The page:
A YOUNG boy pedalling his tricycle over wooden floors laid with hexagonal patterned carpet, twin girls dressed in matching sky blue party dresses tied with white bows at the waist, a tidal wave of blood cascading out of ornate elevator doors, an axe-wielding father chasing his terrified young son around a floodlit, snow-laden maze.

In 1980, director Stanley Kubrick slalomed down the claustrophobic halls of the Overlook Hotel as imagined in Stephen King's 1977 novel The Shining, delivering a highly stylised depiction of isolation and escalating madness, which divided critics and elicited strong words of disapproval from the author.

Almost 40 years later, the disturbing image of Jack Nicholson grinning maniacally through a splintered bathroom door, snarling 'Here's Johnny', is firmly embedded in popular culture and Kubrick's film has been re-appraised as a defining moment of the horror canon.

Writer-director Mike Flanagan takes on the daunting task of revisiting the psychologically damaged survivors of the Overlook Hotel in a suspenseful sequel adapted from King's 2013 novel.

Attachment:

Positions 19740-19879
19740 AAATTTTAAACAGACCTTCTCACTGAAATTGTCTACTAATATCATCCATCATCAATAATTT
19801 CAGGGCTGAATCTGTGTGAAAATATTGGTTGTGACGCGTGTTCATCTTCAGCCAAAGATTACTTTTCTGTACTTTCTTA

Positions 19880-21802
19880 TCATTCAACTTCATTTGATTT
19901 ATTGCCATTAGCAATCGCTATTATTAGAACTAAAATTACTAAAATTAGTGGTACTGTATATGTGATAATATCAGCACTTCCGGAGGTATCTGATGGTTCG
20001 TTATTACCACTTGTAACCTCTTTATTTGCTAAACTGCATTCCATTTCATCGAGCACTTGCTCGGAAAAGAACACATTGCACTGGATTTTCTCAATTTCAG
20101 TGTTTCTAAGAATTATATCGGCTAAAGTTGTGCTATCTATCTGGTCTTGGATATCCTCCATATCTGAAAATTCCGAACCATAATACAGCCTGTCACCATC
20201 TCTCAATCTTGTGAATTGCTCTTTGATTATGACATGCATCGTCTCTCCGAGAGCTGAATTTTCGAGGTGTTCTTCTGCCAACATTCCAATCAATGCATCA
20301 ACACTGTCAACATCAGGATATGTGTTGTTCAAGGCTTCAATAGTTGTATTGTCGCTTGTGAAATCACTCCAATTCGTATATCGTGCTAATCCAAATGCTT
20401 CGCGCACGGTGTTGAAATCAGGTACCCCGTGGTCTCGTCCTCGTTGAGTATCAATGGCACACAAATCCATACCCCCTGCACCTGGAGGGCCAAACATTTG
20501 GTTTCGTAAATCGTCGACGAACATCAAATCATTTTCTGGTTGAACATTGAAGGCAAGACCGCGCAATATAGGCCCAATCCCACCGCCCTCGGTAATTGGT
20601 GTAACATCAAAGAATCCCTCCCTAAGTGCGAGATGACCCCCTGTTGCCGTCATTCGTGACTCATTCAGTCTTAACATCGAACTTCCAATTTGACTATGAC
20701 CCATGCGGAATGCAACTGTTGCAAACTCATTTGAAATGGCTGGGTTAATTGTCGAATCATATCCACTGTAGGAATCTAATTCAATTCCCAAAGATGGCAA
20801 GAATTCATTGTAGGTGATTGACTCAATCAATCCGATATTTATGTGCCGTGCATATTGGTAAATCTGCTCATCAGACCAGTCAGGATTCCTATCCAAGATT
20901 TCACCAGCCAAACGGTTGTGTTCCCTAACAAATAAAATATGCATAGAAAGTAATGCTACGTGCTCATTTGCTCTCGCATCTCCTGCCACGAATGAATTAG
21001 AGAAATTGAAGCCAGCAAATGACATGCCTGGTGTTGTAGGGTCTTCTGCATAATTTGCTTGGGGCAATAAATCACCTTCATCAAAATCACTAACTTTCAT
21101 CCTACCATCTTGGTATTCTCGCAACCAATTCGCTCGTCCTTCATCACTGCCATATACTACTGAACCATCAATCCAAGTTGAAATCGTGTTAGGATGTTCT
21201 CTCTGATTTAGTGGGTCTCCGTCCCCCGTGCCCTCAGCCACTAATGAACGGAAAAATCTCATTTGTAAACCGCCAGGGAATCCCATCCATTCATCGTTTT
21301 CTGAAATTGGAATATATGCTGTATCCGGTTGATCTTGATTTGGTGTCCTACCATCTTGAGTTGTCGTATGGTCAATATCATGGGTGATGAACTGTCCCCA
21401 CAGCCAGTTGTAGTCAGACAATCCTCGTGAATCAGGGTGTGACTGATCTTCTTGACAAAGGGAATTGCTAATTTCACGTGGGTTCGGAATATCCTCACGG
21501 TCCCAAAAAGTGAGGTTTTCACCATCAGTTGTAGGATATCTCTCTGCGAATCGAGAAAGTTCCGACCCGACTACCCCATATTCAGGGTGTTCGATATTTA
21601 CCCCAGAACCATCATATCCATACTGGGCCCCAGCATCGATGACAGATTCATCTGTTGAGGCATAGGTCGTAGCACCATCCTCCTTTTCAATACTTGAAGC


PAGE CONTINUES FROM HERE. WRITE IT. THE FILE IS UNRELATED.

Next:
In a daring creative flourish which pays rich dividends, he mimics Kubrick's distinctive visual language to recreate key scenes from The Shining on meticulously rebuilt sets, embedding these flashbacks in a present-day story that conjures moments of gnawing, primal fear like its predecessor.

Dick Hallorann (Carl Lumbly), the Overlook Hotel's avuncular chef, teaches Danny Torrance (Ewan McGregor) to use his extrasensory powers to imprison angry spectres inside locked boxes in his mind.

Initially, Danny turns to the bottle – like his father Jack – to dull the pain but he finds sobriety and friendship in the New Hampshire town of Frazier, supported by downstairs neighbour and AA sponsor Billy Freeman (Cliff Curtis).

Nightmares of the past resurface when a teenager called Abra (Kyliegh Curran) makes contact.

She has unwittingly tapped into her 'shine' to witness the ritualistic murder of a boy (Jacob Tremblay) at the hands of a cult called The True Knot.

Abra's abilities mark her as a prime target for the group's malevolent leader Rose The Hat (Rebecca Ferguson) and chief lieutenant Crow Daddy (Zahn McClarnon).

Fearing for the girl's safety, Danny prepares to face the demented disciples of The True Knot.

Doctor Sleep replicates Kubrick's style beautifully to tighten a knot of tension in our stomachs and sustain that discomfort for two-and-a-half hours.

McGregor plumbs dark recesses to movingly expose fissures in his recovering alcoholic's facade opposite Curran, who is mesmerising in her first film role.

Ferguson is chilling as a protective and vengeful matriarch, who believes in the morality of her group's murderous actions, setting up a barn-storming showdown in the familiar and chilly surroundings of the Colorado Rockies.

RATING: 7.5/10